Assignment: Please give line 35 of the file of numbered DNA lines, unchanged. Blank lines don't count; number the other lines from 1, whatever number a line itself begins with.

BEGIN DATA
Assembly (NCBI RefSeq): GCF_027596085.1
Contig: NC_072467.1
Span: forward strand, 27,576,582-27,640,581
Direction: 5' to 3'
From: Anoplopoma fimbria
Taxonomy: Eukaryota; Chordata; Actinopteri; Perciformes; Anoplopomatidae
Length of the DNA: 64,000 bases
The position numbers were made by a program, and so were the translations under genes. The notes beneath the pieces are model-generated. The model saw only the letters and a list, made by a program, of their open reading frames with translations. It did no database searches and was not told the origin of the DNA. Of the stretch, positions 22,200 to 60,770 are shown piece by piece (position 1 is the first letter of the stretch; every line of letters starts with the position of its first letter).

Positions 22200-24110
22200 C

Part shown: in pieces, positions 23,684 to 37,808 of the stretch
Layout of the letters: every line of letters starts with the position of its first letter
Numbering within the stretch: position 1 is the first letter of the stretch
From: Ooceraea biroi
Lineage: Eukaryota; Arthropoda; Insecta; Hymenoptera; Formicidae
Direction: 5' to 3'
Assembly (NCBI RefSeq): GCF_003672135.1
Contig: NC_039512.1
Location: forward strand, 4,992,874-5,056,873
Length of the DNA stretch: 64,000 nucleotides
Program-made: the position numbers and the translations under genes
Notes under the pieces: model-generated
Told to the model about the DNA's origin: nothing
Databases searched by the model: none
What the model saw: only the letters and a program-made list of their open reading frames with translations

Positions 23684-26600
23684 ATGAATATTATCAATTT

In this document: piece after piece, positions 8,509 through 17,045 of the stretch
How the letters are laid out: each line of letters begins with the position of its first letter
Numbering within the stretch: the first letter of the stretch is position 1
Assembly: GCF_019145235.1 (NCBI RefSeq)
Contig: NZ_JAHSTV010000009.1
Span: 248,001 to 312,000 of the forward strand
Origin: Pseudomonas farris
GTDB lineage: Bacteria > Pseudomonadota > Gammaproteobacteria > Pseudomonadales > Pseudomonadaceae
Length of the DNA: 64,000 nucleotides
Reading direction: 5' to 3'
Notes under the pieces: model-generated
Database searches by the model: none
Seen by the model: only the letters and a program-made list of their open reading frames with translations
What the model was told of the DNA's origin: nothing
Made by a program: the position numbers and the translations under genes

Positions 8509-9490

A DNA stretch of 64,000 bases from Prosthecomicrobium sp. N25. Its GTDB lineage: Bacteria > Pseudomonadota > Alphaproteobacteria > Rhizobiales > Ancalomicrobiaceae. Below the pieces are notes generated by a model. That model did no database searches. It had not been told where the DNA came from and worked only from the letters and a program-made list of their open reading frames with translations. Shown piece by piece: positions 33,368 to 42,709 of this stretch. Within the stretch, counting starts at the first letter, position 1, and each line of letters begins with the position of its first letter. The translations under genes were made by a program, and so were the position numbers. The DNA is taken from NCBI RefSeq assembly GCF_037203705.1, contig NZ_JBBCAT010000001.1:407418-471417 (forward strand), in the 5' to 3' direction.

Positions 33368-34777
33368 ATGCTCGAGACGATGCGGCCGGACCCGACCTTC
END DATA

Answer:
GTDB lineage: Bacteria > Pseudomonadota > Gammaproteobacteria > Pseudomonadales > Pseudomonadaceae